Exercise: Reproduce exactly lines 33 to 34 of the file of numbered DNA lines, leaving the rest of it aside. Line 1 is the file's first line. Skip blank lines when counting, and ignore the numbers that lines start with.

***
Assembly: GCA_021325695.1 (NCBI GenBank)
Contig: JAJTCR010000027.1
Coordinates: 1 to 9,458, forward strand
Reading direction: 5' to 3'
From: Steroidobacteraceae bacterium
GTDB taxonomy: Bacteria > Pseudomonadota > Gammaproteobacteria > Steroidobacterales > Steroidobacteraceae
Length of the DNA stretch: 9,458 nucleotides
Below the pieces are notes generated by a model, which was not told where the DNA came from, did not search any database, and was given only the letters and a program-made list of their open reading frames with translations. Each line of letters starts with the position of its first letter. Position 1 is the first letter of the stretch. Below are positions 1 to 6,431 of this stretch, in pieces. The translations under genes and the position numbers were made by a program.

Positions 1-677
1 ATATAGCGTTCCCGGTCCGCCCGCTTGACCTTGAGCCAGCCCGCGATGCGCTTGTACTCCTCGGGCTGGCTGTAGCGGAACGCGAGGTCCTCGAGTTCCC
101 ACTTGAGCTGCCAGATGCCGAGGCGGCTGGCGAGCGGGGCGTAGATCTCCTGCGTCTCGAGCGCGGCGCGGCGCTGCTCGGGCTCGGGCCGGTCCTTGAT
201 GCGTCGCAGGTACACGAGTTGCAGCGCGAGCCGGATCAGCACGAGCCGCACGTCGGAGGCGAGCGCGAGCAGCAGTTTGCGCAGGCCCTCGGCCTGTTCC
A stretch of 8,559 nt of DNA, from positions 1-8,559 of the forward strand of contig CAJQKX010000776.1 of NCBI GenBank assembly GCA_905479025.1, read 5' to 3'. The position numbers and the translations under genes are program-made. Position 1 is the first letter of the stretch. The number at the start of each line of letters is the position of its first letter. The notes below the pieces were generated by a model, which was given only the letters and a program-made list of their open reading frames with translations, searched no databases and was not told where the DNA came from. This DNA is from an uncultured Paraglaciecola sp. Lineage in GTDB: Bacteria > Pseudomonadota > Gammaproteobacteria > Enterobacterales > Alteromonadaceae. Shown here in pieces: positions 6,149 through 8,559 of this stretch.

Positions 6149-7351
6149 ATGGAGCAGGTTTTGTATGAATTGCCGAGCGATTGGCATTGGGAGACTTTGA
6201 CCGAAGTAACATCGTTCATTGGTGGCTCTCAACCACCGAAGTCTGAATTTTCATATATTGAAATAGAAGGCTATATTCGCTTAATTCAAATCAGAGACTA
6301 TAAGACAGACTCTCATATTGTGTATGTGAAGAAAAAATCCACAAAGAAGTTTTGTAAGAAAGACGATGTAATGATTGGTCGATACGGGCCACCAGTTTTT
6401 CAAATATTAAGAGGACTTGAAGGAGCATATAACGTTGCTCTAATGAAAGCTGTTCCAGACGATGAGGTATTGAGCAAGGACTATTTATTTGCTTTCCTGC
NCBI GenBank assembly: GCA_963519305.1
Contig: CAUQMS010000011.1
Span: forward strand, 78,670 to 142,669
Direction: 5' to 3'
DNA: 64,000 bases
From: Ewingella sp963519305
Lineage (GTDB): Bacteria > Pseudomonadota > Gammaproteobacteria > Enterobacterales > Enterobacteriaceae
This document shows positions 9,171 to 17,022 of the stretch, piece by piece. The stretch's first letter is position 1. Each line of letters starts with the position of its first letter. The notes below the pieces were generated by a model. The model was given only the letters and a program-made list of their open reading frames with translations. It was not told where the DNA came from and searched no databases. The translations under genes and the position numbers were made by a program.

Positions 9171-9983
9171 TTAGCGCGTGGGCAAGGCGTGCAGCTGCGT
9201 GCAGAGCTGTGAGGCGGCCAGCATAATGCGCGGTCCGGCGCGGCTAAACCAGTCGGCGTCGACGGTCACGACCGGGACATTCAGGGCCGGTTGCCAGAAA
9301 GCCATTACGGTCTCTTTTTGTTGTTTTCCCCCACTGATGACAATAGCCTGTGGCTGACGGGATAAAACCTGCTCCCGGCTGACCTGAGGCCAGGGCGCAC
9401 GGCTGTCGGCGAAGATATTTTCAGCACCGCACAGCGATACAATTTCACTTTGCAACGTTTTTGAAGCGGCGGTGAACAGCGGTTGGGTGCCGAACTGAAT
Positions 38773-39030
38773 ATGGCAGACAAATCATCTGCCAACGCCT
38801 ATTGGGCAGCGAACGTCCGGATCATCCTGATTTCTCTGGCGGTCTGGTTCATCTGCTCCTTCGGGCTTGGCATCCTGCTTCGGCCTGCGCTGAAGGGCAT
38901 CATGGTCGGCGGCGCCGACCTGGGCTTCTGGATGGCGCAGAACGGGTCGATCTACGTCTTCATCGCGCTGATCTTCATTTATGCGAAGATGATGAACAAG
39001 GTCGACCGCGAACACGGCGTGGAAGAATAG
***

38773 ATGGCAGACAAATCATCTGCCAACGCCT
38801 ATTGGGCAGCGAACGTCCGGATCATCCTGATTTCTCTGGCGGTCTGGTTCATCTGCTCCTTCGGGCTTGGCATCCTGCTTCGGCCTGCGCTGAAGGGCAT